There has not been a case which has attracted the attention of the media since July this year. It shows how a huge issue at a point in time can fade from public view without a new angle. All the while, professional work is ongoing in the background to gain better understanding of the issues.


Written by Chief Executive Anthony Douglas at 00:00

By reducing the need for expert witnesses we have saved money without compromising our service

Anthony Douglas

The global reduction in most budgets means that it is urgent to save all costs that can be avoided, without undermining service levels. Inevitably, we spend a lot of time in Cafcass focusing on this. A good example is the way our small team of five lawyers and four sessional psychologists are improving our practitioners’ confidence in their own expertise, in areas that might traditionally have routinely gone to expensive expert witnesses.


For five lawyers and four sessional psychologists to be able to advise and support over 1700 Cafcass practitioners across England does make you sit up and think. But they do it through focused  phone conversations (up to one hour) about either legal or psychological issues for a child, parent, family or for case management.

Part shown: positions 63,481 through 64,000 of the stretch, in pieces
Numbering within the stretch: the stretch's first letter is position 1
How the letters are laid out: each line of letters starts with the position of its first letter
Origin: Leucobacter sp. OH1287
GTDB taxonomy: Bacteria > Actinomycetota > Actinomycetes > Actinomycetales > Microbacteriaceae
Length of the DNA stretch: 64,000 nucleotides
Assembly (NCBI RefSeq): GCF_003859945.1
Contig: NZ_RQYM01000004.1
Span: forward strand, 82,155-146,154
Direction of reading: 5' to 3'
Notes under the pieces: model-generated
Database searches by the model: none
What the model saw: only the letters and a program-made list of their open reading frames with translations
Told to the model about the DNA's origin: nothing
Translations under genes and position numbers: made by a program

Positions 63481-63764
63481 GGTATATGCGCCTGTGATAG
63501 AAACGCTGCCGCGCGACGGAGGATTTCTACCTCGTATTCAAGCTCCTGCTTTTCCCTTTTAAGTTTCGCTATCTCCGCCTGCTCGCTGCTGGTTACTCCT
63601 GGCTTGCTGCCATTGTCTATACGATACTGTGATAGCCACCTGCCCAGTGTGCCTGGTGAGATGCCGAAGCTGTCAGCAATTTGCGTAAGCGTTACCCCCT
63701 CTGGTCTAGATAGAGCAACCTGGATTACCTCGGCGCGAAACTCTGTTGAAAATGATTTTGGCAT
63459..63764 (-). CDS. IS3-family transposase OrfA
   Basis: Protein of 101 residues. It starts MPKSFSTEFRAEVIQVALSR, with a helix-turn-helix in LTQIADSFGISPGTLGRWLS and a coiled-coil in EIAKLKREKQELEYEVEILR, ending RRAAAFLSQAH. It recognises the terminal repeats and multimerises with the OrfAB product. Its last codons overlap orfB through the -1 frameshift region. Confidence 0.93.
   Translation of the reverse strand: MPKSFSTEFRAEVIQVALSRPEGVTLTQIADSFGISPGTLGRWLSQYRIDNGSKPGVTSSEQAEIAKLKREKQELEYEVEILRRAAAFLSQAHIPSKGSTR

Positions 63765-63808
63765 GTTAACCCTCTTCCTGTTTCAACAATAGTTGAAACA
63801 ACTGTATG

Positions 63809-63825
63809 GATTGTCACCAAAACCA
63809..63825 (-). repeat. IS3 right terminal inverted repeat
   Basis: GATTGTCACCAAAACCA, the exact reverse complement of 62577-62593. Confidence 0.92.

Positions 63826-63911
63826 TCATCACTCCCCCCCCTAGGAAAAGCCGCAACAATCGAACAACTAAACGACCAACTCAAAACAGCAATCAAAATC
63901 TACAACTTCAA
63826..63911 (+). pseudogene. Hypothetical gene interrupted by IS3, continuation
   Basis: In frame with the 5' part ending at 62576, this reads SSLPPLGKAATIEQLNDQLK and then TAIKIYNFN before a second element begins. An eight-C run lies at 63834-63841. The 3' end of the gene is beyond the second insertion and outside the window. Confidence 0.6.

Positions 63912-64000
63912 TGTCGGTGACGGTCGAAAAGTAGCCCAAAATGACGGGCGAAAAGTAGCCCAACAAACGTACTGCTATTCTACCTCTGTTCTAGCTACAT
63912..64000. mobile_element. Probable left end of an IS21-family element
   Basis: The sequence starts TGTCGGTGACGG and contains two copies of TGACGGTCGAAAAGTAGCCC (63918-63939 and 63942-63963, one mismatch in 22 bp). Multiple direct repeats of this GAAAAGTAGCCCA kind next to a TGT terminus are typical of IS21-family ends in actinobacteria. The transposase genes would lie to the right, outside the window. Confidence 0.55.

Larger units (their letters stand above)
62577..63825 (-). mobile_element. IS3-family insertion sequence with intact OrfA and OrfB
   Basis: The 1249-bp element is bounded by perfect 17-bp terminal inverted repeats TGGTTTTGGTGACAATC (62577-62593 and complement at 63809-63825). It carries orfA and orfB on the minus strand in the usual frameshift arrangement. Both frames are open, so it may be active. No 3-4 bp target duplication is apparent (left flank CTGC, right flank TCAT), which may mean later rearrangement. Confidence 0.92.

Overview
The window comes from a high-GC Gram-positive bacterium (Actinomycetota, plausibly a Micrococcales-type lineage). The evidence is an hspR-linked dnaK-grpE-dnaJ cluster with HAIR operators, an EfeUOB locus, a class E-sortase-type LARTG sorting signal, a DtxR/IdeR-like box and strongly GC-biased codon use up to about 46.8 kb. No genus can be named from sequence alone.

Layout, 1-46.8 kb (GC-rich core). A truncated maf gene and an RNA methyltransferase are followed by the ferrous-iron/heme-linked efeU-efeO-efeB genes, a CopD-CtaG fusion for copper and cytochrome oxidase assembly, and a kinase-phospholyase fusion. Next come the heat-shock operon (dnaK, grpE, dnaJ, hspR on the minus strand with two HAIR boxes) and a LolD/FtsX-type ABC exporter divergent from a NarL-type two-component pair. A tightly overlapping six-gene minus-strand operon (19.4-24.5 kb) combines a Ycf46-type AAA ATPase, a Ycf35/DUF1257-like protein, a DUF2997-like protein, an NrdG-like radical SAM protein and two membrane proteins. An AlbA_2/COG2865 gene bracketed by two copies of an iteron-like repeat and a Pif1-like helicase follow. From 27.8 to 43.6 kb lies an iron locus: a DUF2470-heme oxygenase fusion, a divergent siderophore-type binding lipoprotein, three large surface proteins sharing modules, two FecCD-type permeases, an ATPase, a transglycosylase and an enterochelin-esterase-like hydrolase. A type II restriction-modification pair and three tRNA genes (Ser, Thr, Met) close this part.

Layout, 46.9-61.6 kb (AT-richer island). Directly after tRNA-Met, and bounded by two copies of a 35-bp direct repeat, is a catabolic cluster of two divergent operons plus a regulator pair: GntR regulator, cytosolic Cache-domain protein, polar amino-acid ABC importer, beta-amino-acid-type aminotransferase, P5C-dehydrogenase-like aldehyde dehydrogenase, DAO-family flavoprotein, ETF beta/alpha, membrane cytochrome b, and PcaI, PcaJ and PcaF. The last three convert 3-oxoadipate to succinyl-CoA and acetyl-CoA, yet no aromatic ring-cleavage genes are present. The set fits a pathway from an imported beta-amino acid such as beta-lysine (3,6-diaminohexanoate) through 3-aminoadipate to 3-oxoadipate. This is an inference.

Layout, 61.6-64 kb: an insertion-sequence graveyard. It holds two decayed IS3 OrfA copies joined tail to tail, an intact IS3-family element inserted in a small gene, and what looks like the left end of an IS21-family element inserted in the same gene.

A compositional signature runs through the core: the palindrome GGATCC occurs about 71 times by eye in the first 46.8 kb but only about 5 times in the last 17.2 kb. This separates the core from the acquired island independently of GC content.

For example, our psychologists focus mostly on concerns about the psychology or personality of a parent. By looking at the behaviours which cause the practitioner concern and discussing strategies to respond to these perceived or real problem behaviours, it enables practitioners to worry less about a diagnosis than what can be done to either reduce problem behaviours or to give others strategies to manage them. We use a child psychology perspective so that parental behaviours can be viewed through the eyes of the child in question. This has given practitioners more confidence in their risk assessment and their child impact analyses.


Using sessional specialist expertise to increase the confidence and skill base of mainstream staff has wider applications, which we are carrying out further work on so as to increase the skill base of our practitioners, business support staff, our own specialist staff and managers, including myself. We are open to ideas. Sometimes, that injection of specialist expertise to think and work differently can lead to large-scale savings. We do not just need to talk about the use of behavioural insight strategies and ‘nudge’ for people using services. It can work for staff too.





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Written by Chief Executive Anthony Douglas at 00:00

Making the court process safer for vulnerable people

How courts deal with vulnerable applicants and witnesses is coming under increasing scrutiny, after justifiably negative publicity about cases of alleged perpetrators interviewing their own potential victims in open court with insufficient practical and emotional protection for the potential victims.
Written by Chief Executive Anthony Douglas at 00:00